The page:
The trackers at the Alamosa Solar plant follow the sun's motions throughout the day using a hydraulic system by Hawe, which is driven by a custom-mounted controller. Each of the trackers holds 60 kW of CPV attached to a Solectria inverter, delivering in total 30 MW of capacity.

This makes the Alamosa project almost four times as large as the next-largest CPV plant in the world, the 7.8 MW Navarra Solar Park in Navarra, Spain, and a breakthrough for CPV technology into the big time.

 

Sealing the deal

The plant is the result of a solicitation process opened in early 2009 by Xcel Energy subsidiary Public Service Company of Colorado. The process, as approved by the Colorado Public Service Commission, helps to meet Colorado's ambitious renewable portfolio standard (RPS) of 30% by 2020 for private utilities.

However, following the sale of electricity to Xcel, several other significant hurdles stood between Cogentrix and its goal of building the plant. CPV technology uses less water than does agriculture, but developers still needed to secure water rights for the project.

Several hurdles had to be overcome before construction could begin, including obtaining water rights, a height variance and securing financing. Image by Amonix
Several hurdles had to be overcome before construction could begin, including obtaining water rights, a height variance and securing financing. Image by Amonix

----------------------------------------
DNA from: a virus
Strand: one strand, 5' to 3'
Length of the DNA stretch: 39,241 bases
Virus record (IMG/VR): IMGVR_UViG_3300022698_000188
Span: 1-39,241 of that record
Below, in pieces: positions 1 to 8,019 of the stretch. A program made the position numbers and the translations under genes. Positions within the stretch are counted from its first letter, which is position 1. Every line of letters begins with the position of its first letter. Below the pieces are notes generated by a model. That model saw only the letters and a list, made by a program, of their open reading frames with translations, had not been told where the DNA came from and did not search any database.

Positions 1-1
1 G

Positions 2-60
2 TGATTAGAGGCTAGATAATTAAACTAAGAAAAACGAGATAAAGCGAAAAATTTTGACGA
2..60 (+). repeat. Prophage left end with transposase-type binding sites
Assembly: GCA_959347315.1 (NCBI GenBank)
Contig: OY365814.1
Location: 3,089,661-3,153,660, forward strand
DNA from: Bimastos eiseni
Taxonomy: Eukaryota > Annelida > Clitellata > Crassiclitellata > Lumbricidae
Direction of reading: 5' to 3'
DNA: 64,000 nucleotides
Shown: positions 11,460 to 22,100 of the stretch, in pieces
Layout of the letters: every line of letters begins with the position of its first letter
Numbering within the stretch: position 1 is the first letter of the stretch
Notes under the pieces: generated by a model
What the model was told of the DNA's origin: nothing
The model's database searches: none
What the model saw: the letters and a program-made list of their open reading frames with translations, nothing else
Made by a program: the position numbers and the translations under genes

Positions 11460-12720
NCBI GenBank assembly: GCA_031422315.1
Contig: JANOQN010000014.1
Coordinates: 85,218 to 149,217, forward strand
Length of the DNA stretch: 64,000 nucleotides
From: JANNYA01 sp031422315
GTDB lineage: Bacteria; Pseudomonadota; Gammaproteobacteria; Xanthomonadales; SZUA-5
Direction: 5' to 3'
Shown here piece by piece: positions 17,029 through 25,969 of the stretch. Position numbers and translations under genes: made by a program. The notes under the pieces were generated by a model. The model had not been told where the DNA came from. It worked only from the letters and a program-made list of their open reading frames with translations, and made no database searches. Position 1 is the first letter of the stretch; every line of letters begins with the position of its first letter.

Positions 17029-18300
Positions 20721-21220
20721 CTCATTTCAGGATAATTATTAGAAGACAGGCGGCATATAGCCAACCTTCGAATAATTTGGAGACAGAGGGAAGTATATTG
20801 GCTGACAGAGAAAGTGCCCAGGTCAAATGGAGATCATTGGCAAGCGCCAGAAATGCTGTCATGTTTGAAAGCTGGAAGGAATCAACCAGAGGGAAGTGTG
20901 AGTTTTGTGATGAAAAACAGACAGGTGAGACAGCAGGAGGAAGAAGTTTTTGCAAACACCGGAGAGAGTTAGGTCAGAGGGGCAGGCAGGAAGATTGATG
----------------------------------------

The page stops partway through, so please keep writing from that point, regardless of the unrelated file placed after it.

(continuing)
"The project required obtaining specific Colorado and Alamosa County variances and permits," recalls Cogentrix VP Freeman. "For instance, to obtain the necessary water rights for potable and lens cleaning water, the project team worked closely with County conservancy officials to develop a program of water augmentation into the San Luis Valley groundwater system."

Also, the height of the project exceeded an existing 15 meter county height limitation. Freeman notes that the project team worked with Alamosa County through the state delegated 1041 permit process to secure permits for construction, including a height variance.

 

Financing

However, the largest hurdle was likely financing. Here, being the first CPV project of this scale was not an advantage.

"Because the project is the first of its kind, conventional financing was not available," notes Freeman. "Traditional financial institutions required at least two years of operating performance data in order to adequately gauge the risk profile of the project before offering financing terms for review."

The project team was ultimately able to secure a loan from the Federal Finance Bank, backed by a U.S. DOE loan guarantee.

 

Building the future

In order to meet project deadlines, Cogentrix began work on the project in April 2011 with project partners Stantec and Mortenson, financing the work through its own equity while pursuing the DOE loan guarantee. Cogentrix VP Freeman notes that again, the size of the project and its innovative nature brought challenges.

Cogentrix VP of Development Jef Freeman notes that the greatest challenge was the unprecedented scale of the project. Image by Amonix
Cogentrix VP of Development Jef Freeman notes that the greatest challenge was the unprecedented scale of the project. Image by Amonix

"By their very nature, innovative projects such as the Alamosa Solar project often bring equipment supply, construction and operational challenges," observes Freeman. "Each occurred at some point during the construction and start-up of the Alamosa Solar project."